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My friends at Sonoma Harvest gave me a bottle of their Meyer Lemon Extra Virgin Olive Oil, which is simply delicious all by itself. But, I knew that I also wanted to try this oil in a vinaigrette. Plus, as you will see, virtually every thing I cook involves olive oil . . . and salt & pepper.
Most of my cooking the past four months has consisted mainly of olive oil, salt & pepper and some of the bounty of Quarter Acre Farm. We belong to the Quarter Acre Farm CSA and back in July Andrea included purslane, lemon cucumbers, chives, and lemon basil in our share. You may have seen purslane growing in your yard; I know I have. (Purslane is a weed so you know it has got to be good for you, right?) In fact, it actually has more omega-3 fatty acids than any other leafy vegetable. Here is what Andrea had to say about purslane.
“I love purslane because it is a nutritional power house, some may even call it a super food. It contains more omega-3 fatty acids than any other leafy vegetable plant. Purslane is also high in vitamin A, vitamin C, magnesium, and vitamin B-6."
image avail. at http://tinyurl.com/mosfw56
"Purslane is somewhat crunchy and has a slight lemony taste, some people liken it to watercress or spinach. The stems, leaves, and flower buds of purslane are all edible. It may be used fresh, stir-fried, or cooked as spinach is (because of its high water content purslane cooks down quite a bit).”This recipe is already vegetarian and vegan. If you'd like to make it gluten-free, I think it would be delicious to add more purslane, or spinach, and just leave the bread out. You also won't need the full amount of vinaigrette, so drizzle a small amount over until it is dressed to your liking.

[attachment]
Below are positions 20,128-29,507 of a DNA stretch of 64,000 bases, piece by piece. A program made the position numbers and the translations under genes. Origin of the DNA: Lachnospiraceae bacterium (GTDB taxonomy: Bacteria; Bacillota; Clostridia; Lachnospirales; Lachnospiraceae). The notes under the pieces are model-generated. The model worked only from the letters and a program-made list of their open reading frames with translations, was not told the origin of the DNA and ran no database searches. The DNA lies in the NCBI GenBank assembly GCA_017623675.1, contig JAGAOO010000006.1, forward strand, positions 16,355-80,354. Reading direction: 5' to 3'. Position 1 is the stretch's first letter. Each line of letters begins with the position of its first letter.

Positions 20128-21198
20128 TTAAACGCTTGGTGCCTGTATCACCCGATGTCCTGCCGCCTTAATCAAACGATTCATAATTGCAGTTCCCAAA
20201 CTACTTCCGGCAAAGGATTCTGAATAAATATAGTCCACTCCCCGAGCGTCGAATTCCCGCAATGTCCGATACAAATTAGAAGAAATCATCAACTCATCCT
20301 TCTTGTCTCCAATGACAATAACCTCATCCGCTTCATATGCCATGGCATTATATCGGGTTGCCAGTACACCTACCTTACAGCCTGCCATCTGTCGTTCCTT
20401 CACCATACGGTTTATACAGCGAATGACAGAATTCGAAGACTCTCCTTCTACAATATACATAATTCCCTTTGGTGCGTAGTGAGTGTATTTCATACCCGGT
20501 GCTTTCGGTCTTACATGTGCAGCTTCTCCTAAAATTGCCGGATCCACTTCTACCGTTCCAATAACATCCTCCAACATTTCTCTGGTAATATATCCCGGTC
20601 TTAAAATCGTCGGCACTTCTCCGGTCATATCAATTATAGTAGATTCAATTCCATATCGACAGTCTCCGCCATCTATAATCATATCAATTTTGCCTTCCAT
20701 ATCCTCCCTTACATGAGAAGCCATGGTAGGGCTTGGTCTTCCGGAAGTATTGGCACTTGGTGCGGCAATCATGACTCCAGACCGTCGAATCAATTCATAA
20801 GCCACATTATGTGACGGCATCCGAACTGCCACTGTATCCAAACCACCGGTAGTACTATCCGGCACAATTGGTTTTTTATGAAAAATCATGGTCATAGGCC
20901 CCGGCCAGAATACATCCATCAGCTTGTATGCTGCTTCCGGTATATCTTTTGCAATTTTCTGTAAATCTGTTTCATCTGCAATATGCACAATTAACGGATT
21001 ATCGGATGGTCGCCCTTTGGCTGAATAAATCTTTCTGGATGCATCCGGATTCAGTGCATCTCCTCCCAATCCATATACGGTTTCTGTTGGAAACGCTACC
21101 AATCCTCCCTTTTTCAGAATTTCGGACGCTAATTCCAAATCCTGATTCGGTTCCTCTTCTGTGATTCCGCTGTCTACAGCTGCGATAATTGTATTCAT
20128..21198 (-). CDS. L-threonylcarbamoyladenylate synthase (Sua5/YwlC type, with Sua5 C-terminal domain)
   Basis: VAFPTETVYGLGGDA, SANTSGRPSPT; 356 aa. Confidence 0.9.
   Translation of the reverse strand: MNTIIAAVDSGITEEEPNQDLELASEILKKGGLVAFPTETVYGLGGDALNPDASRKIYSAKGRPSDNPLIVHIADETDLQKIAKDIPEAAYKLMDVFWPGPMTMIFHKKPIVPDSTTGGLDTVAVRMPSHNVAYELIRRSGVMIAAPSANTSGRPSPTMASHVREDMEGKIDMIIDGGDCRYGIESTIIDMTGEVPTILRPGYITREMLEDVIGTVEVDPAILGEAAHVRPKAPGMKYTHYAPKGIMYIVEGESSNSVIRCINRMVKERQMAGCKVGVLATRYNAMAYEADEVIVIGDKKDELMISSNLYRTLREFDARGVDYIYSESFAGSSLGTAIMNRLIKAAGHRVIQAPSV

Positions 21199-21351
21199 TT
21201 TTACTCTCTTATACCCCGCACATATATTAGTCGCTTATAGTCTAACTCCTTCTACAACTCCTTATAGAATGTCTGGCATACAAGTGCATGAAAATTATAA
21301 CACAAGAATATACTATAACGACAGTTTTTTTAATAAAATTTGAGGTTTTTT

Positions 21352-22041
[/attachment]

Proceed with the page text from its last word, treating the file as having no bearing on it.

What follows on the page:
A few notes about technique, and mind you, I am very much a home cook. My dad and my brother are professional chefs (more on that later). I don't have to think about food costs, and ordering for the week, and mass appeal, and the execution of a dish at 7:30 pm on a Saturday night. I absorbed a lot of little techniques over the years (like how to properly dice an onion) from growing up above my folks' restaurant, and from just watching my Dad cook. I have some good knife skills (thanks Dad) but no, my avocado in this salad was not a perfect large dice. And by the way, avocados that are just ripe are best here -- if they are really soft, go ahead and save them for guacamole, or a smoothie.
But there is one thing I have in common with professional chefs: I taste, taste, and then taste some more. I taste each peach when I cut it. If the peach is mealy or not flavorful, I don't use it. I taste the bread after it is toasted to make sure it is crisp but not hard. I taste the vinaigrette and then taste the whole thing when its tossed together -- usually I add a bit more salt & pepper. If the salad seems a bit too dry I add a bit more orange juice. The thing is, if the individual ingredients you put into your recipe don't taste good, then, well, the whole darn thing isn't going to taste good.
So fresh tasty ingredients + olive oil + salt & pepper + lots of tasting along the way = delicious.
(And fear not Northern Hemisphere friends, I will re-post in July.)